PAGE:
The Most Overlooked Qualities in Building Your PR Career
The following is an excerpt from N6A CEO Matt Rizzetta’s upcoming book, Embrace the Pace: The 100 Most Exhilarating Lessons Learned in a Decade of Entrepreneurship. Pre-order now before its official release on March 1, 2020.
When I first started our business, I was an impatient and naive twentysomething with a misguided sense of what success was all about. I’ve kept the initial business plan that I built for N6A when I was 26 years old, and from time to time I’ll look at it and laugh. It’s funny to me, because these were the superlatives that I used to define success in our business plan back then: “immediate,” “instant,” “sprint.”
Back then, success to me was nothing more than a sprint to see how fast I could make it, how big I could build it, and how disruptive I could be in the shortest amount of time.
In reality, elements of this probably contributed to our early success and survival during our formative years as a business. However, I’ve learned that these are hollow, shortsighted and unfulfilling principles that are the furthest thing from making you a success in your career.
When I evaluate myself today as a business leader and when I meet with people of all walks, including entrepreneurs, founders, CEOs, prospective employees and entry-level youngsters, I am no longer interested in overnight success stories. I am no longer interested in instant gratification or fast-tracking the road to success. I am much more interested in two words:
Consistency and longevity.
These are perhaps the two most overlooked qualities in one’s career.
Anyone can be a one-hit wonder — just ask Milli Vanilli or Fountains of Wayne (I’m dating myself now!). I’m no longer impressed by one-hit wonders who boast of quick success or have achieved overnight stardom. But find me someone who can churn out Top 40 hits consistently, year after year, and now we’re talking.
Over the past 10 years, I’ve seen many people in my network strike gold. Some of these people remain close friends of mine to this day. Many of them were in the right place at the right time, riding the waves of tech booms, perfectly timed venture capital windows and bull markets. I would never take anything away from their accomplishments. In fact, many of them have an innate ability and vision which I could never dream of having. However, while they’ve had successful outcomes, I wouldn’t necessarily call their careers a success.
As I’ve gotten deeper into my business and career journey, I have seen that the true success stories are the ones whose careers are defined by consistency and longevity. These are people who have achieved sustained success over long periods of time, oftentimes reinventing themselves in order to constantly churn out winning outcomes year after year. They might not have experienced some of the big wins over the short term that others have, but over the long term they’ve achieved consistent success without many blips.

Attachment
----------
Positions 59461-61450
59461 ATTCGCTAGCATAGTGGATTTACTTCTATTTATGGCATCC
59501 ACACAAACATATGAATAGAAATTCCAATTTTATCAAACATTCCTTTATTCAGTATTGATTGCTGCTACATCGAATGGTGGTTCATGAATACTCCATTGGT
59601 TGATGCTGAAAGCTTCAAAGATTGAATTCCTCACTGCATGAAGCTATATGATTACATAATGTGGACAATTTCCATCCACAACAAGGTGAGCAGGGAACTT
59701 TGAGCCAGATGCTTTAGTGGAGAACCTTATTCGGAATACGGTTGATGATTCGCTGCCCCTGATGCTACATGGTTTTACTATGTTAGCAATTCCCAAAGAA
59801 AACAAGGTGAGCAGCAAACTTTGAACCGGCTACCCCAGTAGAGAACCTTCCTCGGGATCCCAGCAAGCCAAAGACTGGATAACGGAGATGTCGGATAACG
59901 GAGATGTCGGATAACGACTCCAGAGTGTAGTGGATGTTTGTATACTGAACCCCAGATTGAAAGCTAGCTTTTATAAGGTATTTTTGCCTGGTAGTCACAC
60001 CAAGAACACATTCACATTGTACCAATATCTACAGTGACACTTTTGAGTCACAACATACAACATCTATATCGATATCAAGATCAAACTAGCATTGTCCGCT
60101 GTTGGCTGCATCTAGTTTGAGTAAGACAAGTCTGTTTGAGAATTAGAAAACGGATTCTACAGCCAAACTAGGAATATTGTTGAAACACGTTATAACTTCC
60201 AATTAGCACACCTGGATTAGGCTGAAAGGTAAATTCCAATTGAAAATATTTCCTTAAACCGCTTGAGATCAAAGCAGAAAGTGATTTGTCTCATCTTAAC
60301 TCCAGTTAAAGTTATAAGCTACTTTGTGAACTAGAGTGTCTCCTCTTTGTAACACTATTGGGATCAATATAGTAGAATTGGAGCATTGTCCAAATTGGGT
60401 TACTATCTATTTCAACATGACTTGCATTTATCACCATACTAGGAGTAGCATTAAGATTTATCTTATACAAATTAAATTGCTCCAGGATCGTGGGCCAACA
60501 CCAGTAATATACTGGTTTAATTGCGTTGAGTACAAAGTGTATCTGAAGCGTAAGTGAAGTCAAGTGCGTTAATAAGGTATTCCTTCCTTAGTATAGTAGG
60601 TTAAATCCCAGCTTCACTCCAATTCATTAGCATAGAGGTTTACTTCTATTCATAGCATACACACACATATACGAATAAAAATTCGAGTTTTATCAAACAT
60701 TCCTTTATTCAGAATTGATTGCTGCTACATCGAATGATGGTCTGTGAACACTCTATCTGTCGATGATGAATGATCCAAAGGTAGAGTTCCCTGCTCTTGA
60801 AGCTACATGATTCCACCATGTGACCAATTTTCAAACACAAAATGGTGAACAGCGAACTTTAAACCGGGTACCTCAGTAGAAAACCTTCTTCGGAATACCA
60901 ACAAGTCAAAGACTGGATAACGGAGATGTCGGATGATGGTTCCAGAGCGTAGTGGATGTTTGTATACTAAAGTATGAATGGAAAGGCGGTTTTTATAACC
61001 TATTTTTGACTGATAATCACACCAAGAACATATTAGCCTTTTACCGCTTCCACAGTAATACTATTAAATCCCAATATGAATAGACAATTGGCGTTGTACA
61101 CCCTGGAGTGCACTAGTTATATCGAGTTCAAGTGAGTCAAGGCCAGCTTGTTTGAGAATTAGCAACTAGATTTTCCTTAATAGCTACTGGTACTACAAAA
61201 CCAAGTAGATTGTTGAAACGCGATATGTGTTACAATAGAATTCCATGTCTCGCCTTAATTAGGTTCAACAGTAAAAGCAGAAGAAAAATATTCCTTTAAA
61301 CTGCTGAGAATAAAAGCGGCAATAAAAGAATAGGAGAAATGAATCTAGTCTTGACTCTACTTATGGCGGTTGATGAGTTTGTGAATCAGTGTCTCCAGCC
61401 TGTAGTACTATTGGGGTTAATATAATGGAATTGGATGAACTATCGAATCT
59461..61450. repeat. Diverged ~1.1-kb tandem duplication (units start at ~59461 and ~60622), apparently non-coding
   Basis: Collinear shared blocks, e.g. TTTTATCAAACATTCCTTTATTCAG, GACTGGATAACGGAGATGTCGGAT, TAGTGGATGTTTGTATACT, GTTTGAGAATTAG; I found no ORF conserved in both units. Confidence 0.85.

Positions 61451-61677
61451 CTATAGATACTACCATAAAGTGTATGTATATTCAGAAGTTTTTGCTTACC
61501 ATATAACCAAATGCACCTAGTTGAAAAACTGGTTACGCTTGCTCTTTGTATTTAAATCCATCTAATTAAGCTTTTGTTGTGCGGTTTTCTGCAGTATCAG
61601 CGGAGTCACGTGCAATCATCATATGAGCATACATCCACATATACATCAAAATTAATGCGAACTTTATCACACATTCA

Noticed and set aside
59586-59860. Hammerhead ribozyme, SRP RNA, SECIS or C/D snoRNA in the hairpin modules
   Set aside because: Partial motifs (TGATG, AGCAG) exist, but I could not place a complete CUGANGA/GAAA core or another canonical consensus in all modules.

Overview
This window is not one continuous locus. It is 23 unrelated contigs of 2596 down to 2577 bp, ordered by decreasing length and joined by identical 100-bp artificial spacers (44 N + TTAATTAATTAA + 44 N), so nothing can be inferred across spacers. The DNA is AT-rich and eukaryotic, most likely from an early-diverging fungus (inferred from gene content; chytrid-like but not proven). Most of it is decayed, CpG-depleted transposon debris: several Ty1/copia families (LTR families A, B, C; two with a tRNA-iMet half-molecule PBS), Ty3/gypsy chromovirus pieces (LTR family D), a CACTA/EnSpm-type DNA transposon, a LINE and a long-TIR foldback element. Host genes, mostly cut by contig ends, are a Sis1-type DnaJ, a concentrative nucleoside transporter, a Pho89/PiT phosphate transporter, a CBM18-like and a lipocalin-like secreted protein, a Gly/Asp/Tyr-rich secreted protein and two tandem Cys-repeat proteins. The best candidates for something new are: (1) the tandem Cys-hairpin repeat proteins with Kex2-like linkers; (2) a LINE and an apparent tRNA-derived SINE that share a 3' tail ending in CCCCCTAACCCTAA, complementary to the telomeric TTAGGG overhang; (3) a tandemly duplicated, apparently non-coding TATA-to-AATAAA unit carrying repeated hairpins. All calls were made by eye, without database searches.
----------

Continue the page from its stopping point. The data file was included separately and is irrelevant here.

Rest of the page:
Case in point: I can name hundreds, maybe thousands, of people in my network who have had successful financial exits in a relatively short horizon. These are people who have struck gold quickly and got out at the right time.
However, I can name only a handful of people in my network who have achieved consistent winning outcomes, year after year. By winning outcomes, I don’t necessarily mean financial outcomes, although that is one metric for determining success. Beyond financial outcomes such as profitability, shareholder returns or valuation increases, winning outcomes in your career could mean other things, such as employment creation, promotion rates, product innovation, customer success track record and impact on others. To me, those are the true “one-percenters,” and the ones who embody what it means to have a successful career.
As I look back at the decade we’ve been in business, I wouldn’t say we’ve ever had one grand-slam year. However, we’ve had 10 consecutive winning years of consistent profitability, innovation, job creation, improvement and growth. I don’t think that I appreciated this as much as I should have in the early days, but nowadays I’m very proud of our track record when it comes to consistency and longevity.
When all is said and done, I want my career and business journey to be remembered for consistency and longevity, and I’m fine with it even if it comes at the expense of short-term gratification.
My ideology around success has changed quite a bit since I was an impatient and naive twenty something.
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